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UNIFOR Aerospace Recovery Campaign

Thursday, February 4, 2021

Dear Omar Alghabra,

I am writing to urge you to support thousands of workers across Canada in the aerospace manufacturing sector by implementing Unifor’s COVID-19 recovery plan for this vital industry.

The aerospace industry sustains more than 200,000 direct and indirect jobs across Canada and creates more than $25 billion in GDP every year. Workers in this industry design, build and maintain the aircraft that bring business people, tourists and goods and services of all kinds to Canadians. From airline and defence support, to procurement and assembly, Unifor’s 11,000 members in the aerospace industry perform work that keeps our economy moving.

COVID-19 continues to wreak havoc on the lives of workers in this industry. As aircraft fleets remain grounded amid new pandemic-related travel restrictions, the situation is worsening. Airlines have slashed capacity by as much as 90 per cent, introducing devastating layoffs at airports, airlines and navigation services. These layoffs will have a cascading effect on aerospace workers.

A strong aerospace manufacturing sector must play a critical role in our post-pandemic economy. It will propel us forward with the high quality, high value jobs we need in the future.

Every region across Canada, from British Columbia to Newfoundland and Labrador, has experienced pandemic-related layoffs in the aerospace sector with many more looming on the horizon. Without government action, these jobs are now in jeopardy, risking our domestic capacity for advanced manufacturing.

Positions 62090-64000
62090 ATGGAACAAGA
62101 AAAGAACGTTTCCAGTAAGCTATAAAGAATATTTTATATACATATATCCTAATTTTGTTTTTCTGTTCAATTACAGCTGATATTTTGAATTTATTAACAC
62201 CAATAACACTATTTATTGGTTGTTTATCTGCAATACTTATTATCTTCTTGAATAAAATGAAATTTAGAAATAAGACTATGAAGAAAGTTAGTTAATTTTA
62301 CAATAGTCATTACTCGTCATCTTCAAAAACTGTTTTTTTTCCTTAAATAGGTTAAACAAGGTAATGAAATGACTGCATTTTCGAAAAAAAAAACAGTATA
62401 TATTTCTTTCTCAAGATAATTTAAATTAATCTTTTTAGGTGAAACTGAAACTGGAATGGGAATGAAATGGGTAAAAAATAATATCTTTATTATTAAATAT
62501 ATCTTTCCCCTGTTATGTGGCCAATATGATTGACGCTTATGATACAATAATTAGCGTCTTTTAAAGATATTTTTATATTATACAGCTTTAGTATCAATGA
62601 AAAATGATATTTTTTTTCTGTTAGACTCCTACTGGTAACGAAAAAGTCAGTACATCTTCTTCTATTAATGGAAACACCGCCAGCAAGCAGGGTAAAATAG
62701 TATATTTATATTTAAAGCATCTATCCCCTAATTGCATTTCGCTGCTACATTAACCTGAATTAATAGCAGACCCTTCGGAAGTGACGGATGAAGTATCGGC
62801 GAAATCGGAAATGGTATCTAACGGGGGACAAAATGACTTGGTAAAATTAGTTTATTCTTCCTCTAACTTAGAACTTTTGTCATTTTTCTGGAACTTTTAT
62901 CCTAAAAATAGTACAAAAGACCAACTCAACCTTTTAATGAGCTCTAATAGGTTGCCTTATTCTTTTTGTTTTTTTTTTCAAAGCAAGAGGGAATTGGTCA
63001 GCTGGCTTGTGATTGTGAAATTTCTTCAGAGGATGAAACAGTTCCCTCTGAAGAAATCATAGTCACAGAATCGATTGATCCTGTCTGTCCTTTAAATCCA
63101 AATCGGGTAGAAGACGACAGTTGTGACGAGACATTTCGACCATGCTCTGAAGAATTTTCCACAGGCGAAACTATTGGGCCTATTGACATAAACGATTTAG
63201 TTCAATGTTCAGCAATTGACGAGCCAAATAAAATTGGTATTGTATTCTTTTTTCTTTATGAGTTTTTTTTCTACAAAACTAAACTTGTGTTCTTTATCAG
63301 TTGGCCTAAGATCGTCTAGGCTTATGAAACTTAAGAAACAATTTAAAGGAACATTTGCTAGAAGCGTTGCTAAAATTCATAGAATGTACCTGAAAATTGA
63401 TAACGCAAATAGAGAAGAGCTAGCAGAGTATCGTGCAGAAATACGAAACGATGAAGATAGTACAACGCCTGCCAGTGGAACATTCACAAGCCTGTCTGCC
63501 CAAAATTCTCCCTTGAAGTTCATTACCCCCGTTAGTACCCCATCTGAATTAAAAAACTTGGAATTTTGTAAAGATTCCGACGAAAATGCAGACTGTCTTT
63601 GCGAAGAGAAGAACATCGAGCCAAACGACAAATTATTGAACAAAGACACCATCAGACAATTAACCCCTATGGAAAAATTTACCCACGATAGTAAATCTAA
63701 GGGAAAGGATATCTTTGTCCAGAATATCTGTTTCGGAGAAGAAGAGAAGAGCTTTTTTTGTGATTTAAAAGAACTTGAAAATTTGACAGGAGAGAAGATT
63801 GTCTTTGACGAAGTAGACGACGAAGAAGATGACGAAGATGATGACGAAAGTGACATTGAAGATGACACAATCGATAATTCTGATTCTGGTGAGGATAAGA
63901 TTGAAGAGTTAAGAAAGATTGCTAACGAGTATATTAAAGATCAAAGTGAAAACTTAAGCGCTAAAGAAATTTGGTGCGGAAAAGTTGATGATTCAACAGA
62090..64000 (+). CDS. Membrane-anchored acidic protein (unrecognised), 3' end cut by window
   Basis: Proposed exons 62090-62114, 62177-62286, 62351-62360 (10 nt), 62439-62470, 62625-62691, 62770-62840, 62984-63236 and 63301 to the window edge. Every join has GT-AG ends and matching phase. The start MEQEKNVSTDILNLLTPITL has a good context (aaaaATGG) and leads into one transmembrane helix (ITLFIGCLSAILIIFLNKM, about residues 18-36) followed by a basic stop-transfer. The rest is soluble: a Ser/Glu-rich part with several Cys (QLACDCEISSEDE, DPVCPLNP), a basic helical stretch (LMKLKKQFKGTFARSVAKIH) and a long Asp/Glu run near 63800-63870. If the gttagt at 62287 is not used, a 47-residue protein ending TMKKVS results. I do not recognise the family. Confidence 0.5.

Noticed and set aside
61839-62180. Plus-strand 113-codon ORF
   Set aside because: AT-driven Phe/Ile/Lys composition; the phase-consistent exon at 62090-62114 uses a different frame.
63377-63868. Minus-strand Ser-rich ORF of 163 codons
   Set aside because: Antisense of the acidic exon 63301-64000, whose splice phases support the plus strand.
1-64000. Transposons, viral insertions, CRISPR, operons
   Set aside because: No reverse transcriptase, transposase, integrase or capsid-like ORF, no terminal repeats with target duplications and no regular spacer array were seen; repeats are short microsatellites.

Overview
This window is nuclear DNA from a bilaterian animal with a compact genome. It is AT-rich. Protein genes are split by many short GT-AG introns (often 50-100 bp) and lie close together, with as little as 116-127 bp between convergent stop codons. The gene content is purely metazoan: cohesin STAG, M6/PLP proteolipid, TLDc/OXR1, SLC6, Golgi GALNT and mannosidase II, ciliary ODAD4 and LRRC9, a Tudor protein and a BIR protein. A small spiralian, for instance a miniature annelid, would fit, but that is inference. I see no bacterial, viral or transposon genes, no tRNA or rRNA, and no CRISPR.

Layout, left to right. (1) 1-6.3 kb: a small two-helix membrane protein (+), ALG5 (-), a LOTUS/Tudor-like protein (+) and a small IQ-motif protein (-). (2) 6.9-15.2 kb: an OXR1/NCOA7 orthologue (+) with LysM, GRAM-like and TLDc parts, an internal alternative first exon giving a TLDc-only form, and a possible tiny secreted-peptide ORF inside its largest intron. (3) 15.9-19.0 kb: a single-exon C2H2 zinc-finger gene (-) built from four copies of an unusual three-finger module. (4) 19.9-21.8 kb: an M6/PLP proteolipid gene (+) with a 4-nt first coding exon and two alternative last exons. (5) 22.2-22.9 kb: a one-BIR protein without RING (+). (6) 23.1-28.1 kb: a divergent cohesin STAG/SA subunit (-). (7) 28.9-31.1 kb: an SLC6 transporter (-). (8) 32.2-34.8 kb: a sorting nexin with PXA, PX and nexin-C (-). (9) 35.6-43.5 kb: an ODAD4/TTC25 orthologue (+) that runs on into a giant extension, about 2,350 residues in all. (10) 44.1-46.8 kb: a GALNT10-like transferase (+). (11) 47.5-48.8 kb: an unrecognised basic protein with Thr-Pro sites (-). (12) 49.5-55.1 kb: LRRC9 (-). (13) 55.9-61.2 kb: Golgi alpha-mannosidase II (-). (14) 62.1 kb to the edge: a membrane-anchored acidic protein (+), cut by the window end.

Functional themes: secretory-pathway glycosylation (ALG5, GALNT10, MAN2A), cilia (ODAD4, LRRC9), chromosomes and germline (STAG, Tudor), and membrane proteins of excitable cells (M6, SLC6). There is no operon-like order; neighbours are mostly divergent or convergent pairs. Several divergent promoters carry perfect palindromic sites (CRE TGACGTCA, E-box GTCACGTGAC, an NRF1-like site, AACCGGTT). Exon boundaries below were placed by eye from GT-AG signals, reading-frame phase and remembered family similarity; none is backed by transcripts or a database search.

Unifor has presented its aerospace recovery plan to the Federal government, including actions you must take immediately to support Canada’s aerospace workers. These range from strong “Buy Canadian” policies that promote made-in-Canada procurement to expanding research and development to fund new and emerging technologies that will reduce carbon emissions and propel the industry in to the future. Crucially, the plan calls for strict conditions on funding so that government funds benefit workers rather than padding corporate salaries and shareholders.

Clearly, there is no shortage of ideas, only political will.

Canada needs a plan in order to “build back better.” That plan must include a strategy for advanced manufacturing in the aerospace. I urge you to review and implement Unifor’s national aerospace recovery plan. Our future depends on it.

I look forward to your response about how you plan to support Canada’s aerospace workers.


maryellen Mcilmoyle m3k 1e2